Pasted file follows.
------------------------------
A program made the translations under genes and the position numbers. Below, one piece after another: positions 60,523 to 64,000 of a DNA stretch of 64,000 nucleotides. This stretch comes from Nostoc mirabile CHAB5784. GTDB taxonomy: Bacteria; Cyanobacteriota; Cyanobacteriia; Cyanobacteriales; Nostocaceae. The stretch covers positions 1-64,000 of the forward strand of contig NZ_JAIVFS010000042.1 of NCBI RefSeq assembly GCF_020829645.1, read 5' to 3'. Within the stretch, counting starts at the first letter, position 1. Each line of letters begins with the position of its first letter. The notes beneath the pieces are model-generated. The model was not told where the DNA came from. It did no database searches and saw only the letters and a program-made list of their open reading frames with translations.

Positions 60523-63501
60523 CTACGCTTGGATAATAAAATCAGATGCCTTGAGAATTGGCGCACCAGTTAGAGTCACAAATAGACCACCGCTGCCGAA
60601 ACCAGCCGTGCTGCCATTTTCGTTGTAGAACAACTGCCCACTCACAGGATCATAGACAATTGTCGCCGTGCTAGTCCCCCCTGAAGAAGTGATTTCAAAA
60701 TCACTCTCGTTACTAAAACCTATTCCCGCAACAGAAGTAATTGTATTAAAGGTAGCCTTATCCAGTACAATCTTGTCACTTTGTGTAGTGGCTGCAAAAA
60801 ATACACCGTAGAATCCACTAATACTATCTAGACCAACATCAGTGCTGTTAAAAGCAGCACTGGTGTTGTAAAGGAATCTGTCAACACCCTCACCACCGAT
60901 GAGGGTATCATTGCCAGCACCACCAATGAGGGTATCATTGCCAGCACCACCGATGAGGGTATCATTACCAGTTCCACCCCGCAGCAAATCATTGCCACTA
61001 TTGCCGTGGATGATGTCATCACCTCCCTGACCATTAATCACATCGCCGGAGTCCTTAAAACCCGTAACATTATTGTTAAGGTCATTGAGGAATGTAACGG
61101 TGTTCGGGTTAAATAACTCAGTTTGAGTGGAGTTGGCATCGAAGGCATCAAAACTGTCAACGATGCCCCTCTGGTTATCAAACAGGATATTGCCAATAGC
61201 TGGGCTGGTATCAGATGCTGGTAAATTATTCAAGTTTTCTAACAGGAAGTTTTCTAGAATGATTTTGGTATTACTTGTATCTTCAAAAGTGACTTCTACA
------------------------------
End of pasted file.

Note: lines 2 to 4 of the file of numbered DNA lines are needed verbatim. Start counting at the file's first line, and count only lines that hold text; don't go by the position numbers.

Positions 60523-63501
60523 CTACGCTTGGATAATAAAATCAGATGCCTTGAGAATTGGCGCACCAGTTAGAGTCACAAATAGACCACCGCTGCCGAA
60601 ACCAGCCGTGCTGCCATTTTCGTTGTAGAACAACTGCCCACTCACAGGATCATAGACAATTGTCGCCGTGCTAGTCCCCCCTGAAGAAGTGATTTCAAAA